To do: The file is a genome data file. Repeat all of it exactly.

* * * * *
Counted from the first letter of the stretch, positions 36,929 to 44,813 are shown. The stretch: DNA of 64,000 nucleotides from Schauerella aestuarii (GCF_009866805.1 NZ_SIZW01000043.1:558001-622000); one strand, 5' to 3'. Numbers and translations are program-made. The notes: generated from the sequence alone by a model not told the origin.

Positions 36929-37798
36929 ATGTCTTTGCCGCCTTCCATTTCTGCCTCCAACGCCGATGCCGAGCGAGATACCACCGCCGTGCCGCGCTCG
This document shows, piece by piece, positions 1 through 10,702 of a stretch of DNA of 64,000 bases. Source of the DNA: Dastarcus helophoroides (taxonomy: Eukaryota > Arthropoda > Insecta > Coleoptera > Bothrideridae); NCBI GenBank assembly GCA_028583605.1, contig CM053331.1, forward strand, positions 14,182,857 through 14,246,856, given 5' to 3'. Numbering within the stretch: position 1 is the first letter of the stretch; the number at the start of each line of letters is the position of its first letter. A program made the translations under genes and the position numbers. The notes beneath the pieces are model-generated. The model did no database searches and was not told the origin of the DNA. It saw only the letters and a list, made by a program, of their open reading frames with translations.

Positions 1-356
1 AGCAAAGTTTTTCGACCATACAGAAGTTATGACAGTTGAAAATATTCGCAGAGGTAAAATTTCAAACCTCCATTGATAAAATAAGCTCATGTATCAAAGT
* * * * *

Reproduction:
Counted from the first letter of the stretch, positions 36,929 to 44,813 are shown. The stretch: DNA of 64,000 nucleotides from Schauerella aestuarii (GCF_009866805.1 NZ_SIZW01000043.1:558001-622000); one strand, 5' to 3'. Numbers and translations are program-made. The notes: generated from the sequence alone by a model not told the origin.

Positions 36929-37798
36929 ATGTCTTTGCCGCCTTCCATTTCTGCCTCCAACGCCGATGCCGAGCGAGATACCACCGCCGTGCCGCGCTCG
This document shows, piece by piece, positions 1 through 10,702 of a stretch of DNA of 64,000 bases. Source of the DNA: Dastarcus helophoroides (taxonomy: Eukaryota > Arthropoda > Insecta > Coleoptera > Bothrideridae); NCBI GenBank assembly GCA_028583605.1, contig CM053331.1, forward strand, positions 14,182,857 through 14,246,856, given 5' to 3'. Numbering within the stretch: position 1 is the first letter of the stretch; the number at the start of each line of letters is the position of its first letter. A program made the translations under genes and the position numbers. The notes beneath the pieces are model-generated. The model did no database searches and was not told the origin of the DNA. It saw only the letters and a list, made by a program, of their open reading frames with translations.

Positions 1-356
1 AGCAAAGTTTTTCGACCATACAGAAGTTATGACAGTTGAAAATATTCGCAGAGGTAAAATTTCAAACCTCCATTGATAAAATAAGCTCATGTATCAAAGT